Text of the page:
Murphy Brothers Old Greenwich project spotlighted

Shore Road Project rendering by Crozier Gedney Architects.

Shore Road Project rendering by Crozier Gedney Architects.

Murphy Brothers Contracting’s Shore Road Project was included in the Connecticut Green Building Council’s (CTGBC) 2014 Green Homes Tour on June 7.

Located at 15 Shore Road in Old Greenwich, the newly constructed single family coastal colonial home features a fully insulated concrete form (ICF) exterior wall construction, closed-cell spray foam insulation and recycled blue-jean insulation where essential, energy-efficient Marvin & Andersen windows and doors, super energy-efficient air-source heat pump w/ ERV system, condensing tankless water heaters, which are considered to more than 90% efficient, water-saving plumbing fixtures and appliances and Dow Powerhouse Solar roof shingles.

The tour highlighted homes built to save money on utility and home maintenance bills through energy efficient construction standards and clean energy technologies to build or renovate their homes.

Joanna Grab, Chair of the CTGBC Green Homes Committee and a Sustainability Consultant for Steve Winter Associates, a national green building firm located in South Norwalk said, “This tour builds on our successful Fall 2013 Tour and allows visitors to speak to experts and homeowners about how they reduced their utility bills, have a more comfortable home, and have added value to their investment.”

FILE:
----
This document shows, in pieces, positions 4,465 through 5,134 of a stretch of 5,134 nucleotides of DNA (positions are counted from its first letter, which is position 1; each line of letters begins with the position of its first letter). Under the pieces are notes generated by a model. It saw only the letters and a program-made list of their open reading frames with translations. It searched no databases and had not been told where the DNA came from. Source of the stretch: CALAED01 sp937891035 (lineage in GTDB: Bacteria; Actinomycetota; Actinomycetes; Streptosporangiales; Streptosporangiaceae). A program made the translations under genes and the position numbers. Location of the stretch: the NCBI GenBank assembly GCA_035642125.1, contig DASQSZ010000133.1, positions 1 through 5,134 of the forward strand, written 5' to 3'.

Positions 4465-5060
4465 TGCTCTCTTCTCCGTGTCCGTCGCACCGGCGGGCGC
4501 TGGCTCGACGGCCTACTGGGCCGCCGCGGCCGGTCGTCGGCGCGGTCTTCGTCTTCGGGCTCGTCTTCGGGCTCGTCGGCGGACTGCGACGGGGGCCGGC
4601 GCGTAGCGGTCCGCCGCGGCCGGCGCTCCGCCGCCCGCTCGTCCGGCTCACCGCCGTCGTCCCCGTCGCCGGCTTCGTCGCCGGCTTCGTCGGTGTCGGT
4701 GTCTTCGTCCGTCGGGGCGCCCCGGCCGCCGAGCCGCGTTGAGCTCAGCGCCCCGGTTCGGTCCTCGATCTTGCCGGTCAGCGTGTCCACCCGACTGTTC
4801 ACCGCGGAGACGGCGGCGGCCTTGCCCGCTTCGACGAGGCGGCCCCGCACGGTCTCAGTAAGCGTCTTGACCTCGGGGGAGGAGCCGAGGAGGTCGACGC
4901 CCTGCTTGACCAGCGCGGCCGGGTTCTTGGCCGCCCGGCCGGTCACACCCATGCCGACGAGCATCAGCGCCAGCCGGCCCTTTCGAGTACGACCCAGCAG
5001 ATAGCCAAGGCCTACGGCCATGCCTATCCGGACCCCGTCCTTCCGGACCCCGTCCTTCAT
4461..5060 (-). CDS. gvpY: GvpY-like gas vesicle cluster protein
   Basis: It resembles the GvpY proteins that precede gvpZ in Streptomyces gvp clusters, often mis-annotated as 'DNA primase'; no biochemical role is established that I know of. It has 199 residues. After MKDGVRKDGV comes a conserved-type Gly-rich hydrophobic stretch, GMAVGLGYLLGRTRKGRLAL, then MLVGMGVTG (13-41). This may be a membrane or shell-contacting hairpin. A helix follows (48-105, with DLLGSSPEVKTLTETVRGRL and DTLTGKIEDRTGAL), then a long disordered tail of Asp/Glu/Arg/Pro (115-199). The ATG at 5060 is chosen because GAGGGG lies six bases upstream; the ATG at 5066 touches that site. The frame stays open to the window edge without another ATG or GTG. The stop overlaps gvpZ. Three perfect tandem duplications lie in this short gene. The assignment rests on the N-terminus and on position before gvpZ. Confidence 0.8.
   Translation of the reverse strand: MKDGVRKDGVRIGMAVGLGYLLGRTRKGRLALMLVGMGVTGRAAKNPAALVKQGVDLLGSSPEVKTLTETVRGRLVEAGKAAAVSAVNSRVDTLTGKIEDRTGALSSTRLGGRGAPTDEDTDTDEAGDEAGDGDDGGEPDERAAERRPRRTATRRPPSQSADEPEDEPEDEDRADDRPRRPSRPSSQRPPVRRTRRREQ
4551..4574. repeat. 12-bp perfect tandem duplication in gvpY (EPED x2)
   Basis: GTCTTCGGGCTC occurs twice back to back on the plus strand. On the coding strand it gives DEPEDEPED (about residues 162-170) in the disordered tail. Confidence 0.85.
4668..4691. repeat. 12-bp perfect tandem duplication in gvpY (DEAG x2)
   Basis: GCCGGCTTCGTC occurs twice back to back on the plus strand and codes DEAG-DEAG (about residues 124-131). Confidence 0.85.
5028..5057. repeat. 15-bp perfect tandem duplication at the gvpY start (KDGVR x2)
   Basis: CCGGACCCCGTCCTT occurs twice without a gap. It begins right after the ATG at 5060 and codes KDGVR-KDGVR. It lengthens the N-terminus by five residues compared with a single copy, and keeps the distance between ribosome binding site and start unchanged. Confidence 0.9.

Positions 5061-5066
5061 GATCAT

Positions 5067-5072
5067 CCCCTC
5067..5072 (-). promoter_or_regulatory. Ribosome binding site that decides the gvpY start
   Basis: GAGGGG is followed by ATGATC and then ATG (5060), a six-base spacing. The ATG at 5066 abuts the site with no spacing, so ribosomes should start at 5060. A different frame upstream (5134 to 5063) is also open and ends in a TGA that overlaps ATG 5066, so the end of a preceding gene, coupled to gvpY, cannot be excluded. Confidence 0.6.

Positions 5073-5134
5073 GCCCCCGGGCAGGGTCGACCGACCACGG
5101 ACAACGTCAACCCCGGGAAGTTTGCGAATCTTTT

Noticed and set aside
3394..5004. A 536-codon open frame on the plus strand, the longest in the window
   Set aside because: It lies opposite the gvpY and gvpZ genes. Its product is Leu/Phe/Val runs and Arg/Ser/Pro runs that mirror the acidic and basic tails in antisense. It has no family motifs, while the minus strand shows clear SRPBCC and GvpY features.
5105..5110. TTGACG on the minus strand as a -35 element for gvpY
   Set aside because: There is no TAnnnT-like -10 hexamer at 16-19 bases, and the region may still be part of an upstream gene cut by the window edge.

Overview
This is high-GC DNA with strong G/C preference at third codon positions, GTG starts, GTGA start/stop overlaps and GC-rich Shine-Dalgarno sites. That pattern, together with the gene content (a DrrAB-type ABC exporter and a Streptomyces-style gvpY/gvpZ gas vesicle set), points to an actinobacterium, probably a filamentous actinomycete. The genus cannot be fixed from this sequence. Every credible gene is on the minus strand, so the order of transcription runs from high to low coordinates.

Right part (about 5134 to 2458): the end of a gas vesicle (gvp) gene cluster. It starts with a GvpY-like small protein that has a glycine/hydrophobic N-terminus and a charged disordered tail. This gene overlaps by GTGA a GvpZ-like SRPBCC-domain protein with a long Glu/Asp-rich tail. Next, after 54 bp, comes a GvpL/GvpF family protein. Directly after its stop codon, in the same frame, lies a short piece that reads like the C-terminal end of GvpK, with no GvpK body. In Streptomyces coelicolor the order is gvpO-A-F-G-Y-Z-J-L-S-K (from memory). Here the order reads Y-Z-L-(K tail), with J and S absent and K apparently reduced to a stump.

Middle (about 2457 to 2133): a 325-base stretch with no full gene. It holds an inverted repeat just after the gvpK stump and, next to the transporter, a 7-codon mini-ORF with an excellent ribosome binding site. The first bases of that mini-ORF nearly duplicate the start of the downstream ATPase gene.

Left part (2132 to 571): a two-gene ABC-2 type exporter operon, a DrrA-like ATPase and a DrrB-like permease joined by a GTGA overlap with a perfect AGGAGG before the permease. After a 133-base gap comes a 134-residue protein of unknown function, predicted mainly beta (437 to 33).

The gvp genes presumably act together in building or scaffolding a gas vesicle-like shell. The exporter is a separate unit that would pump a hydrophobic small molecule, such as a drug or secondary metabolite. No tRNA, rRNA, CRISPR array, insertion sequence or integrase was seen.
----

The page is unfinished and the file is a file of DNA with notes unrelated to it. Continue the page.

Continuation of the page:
“It used to be the perception that green buildings had to be modern and contemporary,” said homeowner Diane Murphy.

“It was one of those stereotypes that it had to be a modern house. This house is green, but it looks very traditional, like the coastal Colonial you’re used to seeing.”

The three-story home in Old Greenwich features a finished basement, four bedrooms and four full bathrooms. With a cupola, a “captain’s walk” and Hardi-plank clapboard siding, the home fits in seamlessly with the character of its neighborhood.

On the outside, the only visible difference is the solar shingles on the roof. They’re a new product that contains solar technology within an actual roof shingle, allowing homeowners to make energy without having to add bulky solar panels on top of their roofs.

“Energy independence and the use of renewable building materials are necessary design criteria,” said project architect, Rex Gedney.

The (CTGBC) 2014 Green Homes Tour highlights selected high performance buildings, presenting a range of energy efficient and sustainable building techniques, from easy energy upgrades to certified net zero homes; many made affordable with rebates and grants offered from the state of Connecticut through CEFIA and energy companies.

For more information, go to Ctgbc.org.

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